Chris Winkle profiles five mediocre white men from big-budget stories. Then, Oren Ashkenazi analyzes five underwhelming reveals in speculative fiction. Mythcreants

Sands Hall: “The ways of fiction are devious indeed.” Was Wallace Stegner guilty of plagiarism? Alta

Thank you for taking the time to visit, and I hope you found something to support your current work in progress.

Until Thursday, be well and stay safe, my writerly friends!

Tipsday: Informal writerly learnings, March 13-19, 2022

You’ve survived Monday! Reward yourself with some informal writerly learnings 🙂

Sophie Masson helps you use varied narrative forms in your novel. Then, Dave King wonders if you’re drowning your story in imagery. Barbara Linn Probst wants you to write secondary characters with purpose and pizzaz. Porter Anderson: evil and The Age of Madness. Writer Unboxed

K.M. Weiland: how do you know when you’re a successful author? Helping Writers Become Authors

Ellen Brock explains how to write your novel as an intuitive pantser.

Lori Freeland returns with to comma, or not to comma, part 3. Then, Lynette M. Burrows shares even more things she wishes she knew before she published (also, part 3). Eldred Bird tells a modern writing horror story. Writers in the Storm

Tim Hickson wonders if there’s any hope for Amazon’s Lord of the Rings series. Hello, Future Me

Lori Walker reviews 1984 by George Orwell—in graphic novel form. Then, Stephanie BwaBwa fills your self-publishing toolkit for authorial success with writing tools. Ashley Christiano helps you beat writer’s block and plot your novel with tarot cards. Brittany Capozzi explains five ways the vagus nerve helps writers focus. DIY MFA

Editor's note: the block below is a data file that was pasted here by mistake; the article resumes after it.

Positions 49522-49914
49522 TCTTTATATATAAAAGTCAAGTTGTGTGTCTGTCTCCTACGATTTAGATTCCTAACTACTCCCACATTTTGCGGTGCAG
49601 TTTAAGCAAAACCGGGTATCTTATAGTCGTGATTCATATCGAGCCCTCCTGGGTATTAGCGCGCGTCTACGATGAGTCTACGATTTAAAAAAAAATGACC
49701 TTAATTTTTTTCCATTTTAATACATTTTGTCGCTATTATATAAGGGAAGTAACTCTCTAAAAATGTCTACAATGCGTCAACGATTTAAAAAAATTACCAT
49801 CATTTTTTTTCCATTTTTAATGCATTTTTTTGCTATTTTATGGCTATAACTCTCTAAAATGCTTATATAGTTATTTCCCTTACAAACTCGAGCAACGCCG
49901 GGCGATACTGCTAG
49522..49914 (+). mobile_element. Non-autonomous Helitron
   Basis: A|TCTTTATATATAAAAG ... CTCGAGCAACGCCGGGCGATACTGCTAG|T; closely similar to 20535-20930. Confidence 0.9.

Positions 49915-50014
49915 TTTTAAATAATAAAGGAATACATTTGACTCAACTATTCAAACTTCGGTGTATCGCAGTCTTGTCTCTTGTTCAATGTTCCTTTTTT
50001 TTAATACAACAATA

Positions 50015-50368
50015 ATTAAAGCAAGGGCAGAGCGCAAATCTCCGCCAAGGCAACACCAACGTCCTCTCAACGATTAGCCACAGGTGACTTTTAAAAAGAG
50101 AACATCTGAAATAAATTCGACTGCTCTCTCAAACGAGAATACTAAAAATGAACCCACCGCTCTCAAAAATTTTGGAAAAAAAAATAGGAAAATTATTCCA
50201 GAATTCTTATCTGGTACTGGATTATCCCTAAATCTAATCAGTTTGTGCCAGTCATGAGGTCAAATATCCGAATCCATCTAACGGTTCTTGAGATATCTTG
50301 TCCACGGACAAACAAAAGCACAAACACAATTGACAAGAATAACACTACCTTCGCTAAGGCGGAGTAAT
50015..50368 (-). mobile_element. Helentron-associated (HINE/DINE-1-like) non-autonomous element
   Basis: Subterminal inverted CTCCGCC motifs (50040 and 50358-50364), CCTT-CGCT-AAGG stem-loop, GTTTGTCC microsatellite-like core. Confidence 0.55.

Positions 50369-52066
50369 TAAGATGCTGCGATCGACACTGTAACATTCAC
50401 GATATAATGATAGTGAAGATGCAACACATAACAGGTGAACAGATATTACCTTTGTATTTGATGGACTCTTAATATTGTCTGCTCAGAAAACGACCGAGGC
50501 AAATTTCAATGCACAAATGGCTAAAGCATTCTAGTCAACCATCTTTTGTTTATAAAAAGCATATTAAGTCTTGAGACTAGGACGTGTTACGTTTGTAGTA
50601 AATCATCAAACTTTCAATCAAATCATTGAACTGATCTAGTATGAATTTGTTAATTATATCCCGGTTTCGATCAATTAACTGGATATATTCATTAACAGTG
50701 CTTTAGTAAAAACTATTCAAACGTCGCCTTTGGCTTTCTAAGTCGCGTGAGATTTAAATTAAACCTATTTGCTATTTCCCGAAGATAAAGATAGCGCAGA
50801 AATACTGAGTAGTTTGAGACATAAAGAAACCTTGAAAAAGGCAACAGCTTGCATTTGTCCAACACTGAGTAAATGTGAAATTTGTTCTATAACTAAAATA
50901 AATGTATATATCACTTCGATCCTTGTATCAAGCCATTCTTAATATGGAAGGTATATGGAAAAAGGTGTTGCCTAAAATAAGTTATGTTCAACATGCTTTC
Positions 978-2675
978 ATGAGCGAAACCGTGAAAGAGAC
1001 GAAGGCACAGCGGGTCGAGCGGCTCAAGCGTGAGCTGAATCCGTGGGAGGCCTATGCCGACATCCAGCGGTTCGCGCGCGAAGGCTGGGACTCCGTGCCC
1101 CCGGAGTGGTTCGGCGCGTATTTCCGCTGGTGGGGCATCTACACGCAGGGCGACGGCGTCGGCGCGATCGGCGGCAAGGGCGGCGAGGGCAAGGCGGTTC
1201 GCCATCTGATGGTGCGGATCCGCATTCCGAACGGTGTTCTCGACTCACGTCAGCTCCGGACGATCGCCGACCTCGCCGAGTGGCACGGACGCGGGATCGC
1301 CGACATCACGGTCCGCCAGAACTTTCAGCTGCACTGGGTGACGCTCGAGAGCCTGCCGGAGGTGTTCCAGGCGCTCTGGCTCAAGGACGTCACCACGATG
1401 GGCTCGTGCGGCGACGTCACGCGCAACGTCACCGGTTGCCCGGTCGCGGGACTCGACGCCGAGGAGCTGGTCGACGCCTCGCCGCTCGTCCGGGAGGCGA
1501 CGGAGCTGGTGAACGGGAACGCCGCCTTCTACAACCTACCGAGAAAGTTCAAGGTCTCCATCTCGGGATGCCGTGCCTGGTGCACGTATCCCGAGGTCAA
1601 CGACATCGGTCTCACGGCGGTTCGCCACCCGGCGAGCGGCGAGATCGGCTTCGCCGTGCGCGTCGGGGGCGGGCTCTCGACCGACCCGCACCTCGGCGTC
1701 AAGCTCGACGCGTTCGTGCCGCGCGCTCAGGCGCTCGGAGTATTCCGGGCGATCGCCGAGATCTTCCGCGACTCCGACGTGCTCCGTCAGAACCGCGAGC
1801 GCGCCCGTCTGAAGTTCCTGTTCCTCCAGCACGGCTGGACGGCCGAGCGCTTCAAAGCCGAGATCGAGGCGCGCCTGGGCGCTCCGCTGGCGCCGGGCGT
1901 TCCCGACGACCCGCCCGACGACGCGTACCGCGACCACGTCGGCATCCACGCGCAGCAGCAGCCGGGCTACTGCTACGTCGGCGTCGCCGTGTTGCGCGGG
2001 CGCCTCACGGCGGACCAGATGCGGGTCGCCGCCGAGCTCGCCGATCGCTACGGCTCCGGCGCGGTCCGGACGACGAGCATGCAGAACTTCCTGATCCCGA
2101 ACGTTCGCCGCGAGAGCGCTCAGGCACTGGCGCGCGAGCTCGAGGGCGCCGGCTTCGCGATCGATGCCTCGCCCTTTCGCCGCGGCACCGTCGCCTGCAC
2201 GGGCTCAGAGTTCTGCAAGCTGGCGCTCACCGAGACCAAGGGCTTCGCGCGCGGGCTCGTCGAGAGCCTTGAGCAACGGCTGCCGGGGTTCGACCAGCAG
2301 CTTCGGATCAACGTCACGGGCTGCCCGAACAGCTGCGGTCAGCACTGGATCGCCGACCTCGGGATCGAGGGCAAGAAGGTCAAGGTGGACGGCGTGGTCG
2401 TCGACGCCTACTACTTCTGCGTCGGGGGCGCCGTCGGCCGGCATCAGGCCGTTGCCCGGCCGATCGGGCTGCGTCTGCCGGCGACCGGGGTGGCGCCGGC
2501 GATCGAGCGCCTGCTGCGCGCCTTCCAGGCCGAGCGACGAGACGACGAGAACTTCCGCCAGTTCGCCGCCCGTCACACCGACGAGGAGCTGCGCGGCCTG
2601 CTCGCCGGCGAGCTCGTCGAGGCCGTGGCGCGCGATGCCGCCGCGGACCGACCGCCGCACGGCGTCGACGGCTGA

Shaelin explains how to write compelling secondary characters. Reedsy

Ashleigh Renard explains how to make money through social media without being an influencer. Then, Caroline Topperman helps you figure out which social media platform is the best. Jessi Rita Hoffman unpacks children’s dialogue: they don’t talk like adults. Jane Friedman

On her own channel, Shaelin shares how she works on multiple projects. Shaelin Writes

Lucy V. Hay helps you figure out if your story is a mystery, thriller, or horror. Then, Becca Puglisi recommends choosing the right job for your character. Writers Helping Writers

Nathan Bransford: writing a book is a time game.

Dr. Moiya McTier explains what constellations mean to different cultures. Fate & Fabled | PBS Storied